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Re: The DOM is not a model, it is a library!

From: Ray D. Whitmer <rayw@imall.com>
Date: Mon, 11 Oct 1999 12:42:20 -0600 (MDT)
To: "Stephen R. Savitzky" <steve@rsv.ricoh.com>
cc: DOM Mailing List <www-dom@w3.org>
Message-ID: <Pine.GSO.4.05.9910111210510.746-100000@sol.imall.com>
On 11 Oct 1999, Stephen R. Savitzky wrote:

>Actually, in some cases you might _want_ to be able to change the default
>value.  Changing the value associated with a single element would be done
>only via setAttribute or setAttributeNode, which would always create a local
>Attr attached to the Element. 
>In Level 2 there's no way to change the default value which, as I said,
>could be useful in some cases.

But PLEASE not by getting an attribute from the element and mutating it.
That would be a disasterous model, would break level 1, and so on.

>I don't think so -- unless otherwise noted it would be assumed that, for
>example, previousSibling on the returned node would work.  Lazy loading
>doesn't do you any good if you want to stream through a huge document and
>throw away the nodes you're no longer interested in.  Admittedly, my
>requirements are slightly bizarre. 

You just have to make your code bi-directional, so that it can stream in 
either direction.  That makes the forward direction not significantly less 
efficient -- the forward direction can be the optimized one.  Every lazy-
loading application I can think of requires the ability to go backwards.  
There are lots of solutions that would allow it to work efficiently.

>> I don't see the need to make the thing unidirectional -- I think that most
>> constraints can be addressed in other ways.  I fully plan on having a lazy-
>> loading DOM that works well for palm pilots.  This is easy with the current
>> API.  And it doesn't rely on TreeWalker.  I'd be happy to discuss a variety 
>> of techniques...
>Again, this only works if you keep the whole tree around _somewhere_.  In
>my case I want to be able to guarantee that I never have to keep it at all;
>documents just stream through. 

XML is largely symmetrical, and it is not hard to make most things work
bidirectionally, but if you want a model that only ever goes forward, it 
should have been immediately apparent that DOM was the wrong API for you.  
I written lots of lazily-loaded / lazily-saved / lazily thrown-out-of-memory 
apps, but never one that would work under those constraints.  I think the 
implementation is undully constraining the application in this case, or you 
are writing a single-application DOM.

>Correct me if I'm wrong, but I thought that the implicit use case has always
>been that an application is handed a document, grovels over it for a while,
>and exits (or gets handed another document); I don't think the DOM was ever
>intended as a model for persistent storage or even for multi-threaded
>applications.  Which is not to say that persistent tree storage with
>persistent metadata wouldn't be good to have.

That is a very simple use case that should be handled.  But often there
are other sets of functionality, views, or libraries coming in to play that 
need to operate without collision.

>Nice.  So leaf nodes are shared, and only the Element nodes are actually
>linked into the tree?  Or do you share Element nodes as well?  In either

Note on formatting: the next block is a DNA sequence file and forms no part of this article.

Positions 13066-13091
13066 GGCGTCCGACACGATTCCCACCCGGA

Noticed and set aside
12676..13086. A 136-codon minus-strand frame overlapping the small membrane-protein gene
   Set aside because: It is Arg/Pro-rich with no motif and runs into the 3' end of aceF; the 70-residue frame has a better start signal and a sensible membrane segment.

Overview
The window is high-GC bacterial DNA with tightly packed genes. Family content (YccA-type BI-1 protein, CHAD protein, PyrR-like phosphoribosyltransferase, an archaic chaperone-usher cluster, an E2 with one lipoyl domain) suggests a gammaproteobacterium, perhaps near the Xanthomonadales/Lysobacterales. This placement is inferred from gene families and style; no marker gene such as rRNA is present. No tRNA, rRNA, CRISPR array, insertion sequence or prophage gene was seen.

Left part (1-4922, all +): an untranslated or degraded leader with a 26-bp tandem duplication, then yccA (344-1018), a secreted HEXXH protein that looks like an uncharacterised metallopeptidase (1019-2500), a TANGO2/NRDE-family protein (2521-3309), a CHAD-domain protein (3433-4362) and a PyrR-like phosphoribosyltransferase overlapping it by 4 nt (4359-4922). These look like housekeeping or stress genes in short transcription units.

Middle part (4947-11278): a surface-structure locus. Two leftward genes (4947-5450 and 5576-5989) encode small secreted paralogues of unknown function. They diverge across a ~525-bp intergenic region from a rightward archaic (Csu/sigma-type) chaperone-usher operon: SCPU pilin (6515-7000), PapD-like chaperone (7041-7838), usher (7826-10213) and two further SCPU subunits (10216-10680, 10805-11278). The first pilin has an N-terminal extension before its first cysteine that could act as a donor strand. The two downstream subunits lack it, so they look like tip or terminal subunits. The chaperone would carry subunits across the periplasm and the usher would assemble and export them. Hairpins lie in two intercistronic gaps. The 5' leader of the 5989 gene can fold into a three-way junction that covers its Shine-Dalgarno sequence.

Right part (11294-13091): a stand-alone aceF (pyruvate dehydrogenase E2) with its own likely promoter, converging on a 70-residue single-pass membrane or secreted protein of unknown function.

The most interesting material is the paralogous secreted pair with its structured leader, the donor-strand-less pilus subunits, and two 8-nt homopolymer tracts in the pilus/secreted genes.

>case I can see why == doesn't work in your system. 

Actually, all nodes are shared.  My core data model has no parent or sibling
pointers.  Only parents know the children and their order.  If someone is
traversing the hierarchy and needs a full-fledged node, then I create a chain
of unshared objects that keep the state so that parents and siblings can be
efficiently computed and so that if mods are made the shared node is not
mutated, but rather a new one is substituted, which can later be garbage
collected and the mutations eventually reflected in shared data again.

I have a half-strength proprietary DOM interface I can use that omits all
the methods that make DOM objects unsharable such as getParentNode, 
getNextSibling, setNodeValue, insertNode, removeNode, etc. which I use for
code that doesn't have to work on other DOMs which works extremely fast
awnd efficiently without creating the unshared proxies.

It makes cloning and hierarchy difference comparisons very easy, and that is
extremely important to me using DOM for server-side purposes.

Just to really confuse you, I'll tell you that "==" does work in _my_
implementation currently.  But I think I may rewrite a version where it does 
not that doesn't have to do as much work.

I hope after mulling these things over, some of your obstacles look smaller.
But with some of the constraints you are putting on the system, I find it
quite likely that you want something besides DOM.  But don't be suprised
when full DOMs come out that lazily load/save/discard on Palm and still
efficiently support the full DOM function set.

Also, you said that the tree has to be loaded SOMEWHERE.  While IMO it 
doesn't have to be, it makes even better lazy loading models possible.
Have the server do the hard work and let the Palm version use CORBA to have 
much better lazy loading because you can access an encyclopedia-sized
document and random access to the pieces you want to visit and change and
save, without much waiting on a slow modem.  You only have to load the objects
of the screen you are currently viewing.  I know there are problems to solve,
but they are solvable (I solved them without too much work), and the end 
result is great.

Best regards,

Ray Whitmer
Received on Monday, 11 October 1999 14:42:58 UTC

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